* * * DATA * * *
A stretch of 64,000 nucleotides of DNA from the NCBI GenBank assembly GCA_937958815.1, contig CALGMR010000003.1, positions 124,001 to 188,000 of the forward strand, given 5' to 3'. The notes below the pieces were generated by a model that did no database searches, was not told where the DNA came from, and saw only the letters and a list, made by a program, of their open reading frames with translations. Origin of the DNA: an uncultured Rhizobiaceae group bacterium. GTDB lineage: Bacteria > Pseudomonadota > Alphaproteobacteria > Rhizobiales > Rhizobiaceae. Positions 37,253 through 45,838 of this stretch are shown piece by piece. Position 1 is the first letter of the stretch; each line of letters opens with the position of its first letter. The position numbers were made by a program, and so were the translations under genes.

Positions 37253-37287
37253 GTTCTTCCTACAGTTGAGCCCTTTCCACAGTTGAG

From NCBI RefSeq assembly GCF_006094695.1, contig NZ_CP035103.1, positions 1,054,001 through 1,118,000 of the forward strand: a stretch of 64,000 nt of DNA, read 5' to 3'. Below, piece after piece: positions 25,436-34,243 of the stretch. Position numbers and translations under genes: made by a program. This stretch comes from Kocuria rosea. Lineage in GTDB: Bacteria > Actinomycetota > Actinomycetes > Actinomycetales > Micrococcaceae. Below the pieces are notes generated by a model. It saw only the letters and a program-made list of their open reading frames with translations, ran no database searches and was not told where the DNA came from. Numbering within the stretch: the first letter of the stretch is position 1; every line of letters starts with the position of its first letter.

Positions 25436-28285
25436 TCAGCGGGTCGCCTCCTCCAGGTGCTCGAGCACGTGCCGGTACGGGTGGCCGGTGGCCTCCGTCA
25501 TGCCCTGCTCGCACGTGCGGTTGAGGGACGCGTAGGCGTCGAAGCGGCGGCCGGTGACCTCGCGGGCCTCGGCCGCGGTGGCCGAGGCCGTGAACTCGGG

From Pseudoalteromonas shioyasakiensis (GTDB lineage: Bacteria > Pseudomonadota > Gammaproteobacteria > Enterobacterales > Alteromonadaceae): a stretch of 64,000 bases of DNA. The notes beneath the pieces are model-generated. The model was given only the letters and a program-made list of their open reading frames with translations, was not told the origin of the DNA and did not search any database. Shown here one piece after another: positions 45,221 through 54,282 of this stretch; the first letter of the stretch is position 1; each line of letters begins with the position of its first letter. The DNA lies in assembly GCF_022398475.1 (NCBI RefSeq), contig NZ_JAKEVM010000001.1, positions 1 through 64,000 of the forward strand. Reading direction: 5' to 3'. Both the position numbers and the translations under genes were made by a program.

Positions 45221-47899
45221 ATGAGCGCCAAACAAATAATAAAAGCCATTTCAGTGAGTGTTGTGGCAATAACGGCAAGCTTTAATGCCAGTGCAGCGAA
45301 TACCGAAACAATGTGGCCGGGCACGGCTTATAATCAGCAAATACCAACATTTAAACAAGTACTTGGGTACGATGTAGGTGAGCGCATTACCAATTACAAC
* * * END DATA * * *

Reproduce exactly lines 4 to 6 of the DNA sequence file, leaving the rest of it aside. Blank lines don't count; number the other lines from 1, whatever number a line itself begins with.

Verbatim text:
From NCBI RefSeq assembly GCF_006094695.1, contig NZ_CP035103.1, positions 1,054,001 through 1,118,000 of the forward strand: a stretch of 64,000 nt of DNA, read 5' to 3'. Below, piece after piece: positions 25,436-34,243 of the stretch. Position numbers and translations under genes: made by a program. This stretch comes from Kocuria rosea. Lineage in GTDB: Bacteria > Actinomycetota > Actinomycetes > Actinomycetales > Micrococcaceae. Below the pieces are notes generated by a model. It saw only the letters and a program-made list of their open reading frames with translations, ran no database searches and was not told where the DNA came from. Numbering within the stretch: the first letter of the stretch is position 1; every line of letters starts with the position of its first letter.

Positions 25436-28285
25436 TCAGCGGGTCGCCTCCTCCAGGTGCTCGAGCACGTGCCGGTACGGGTGGCCGGTGGCCTCCGTCA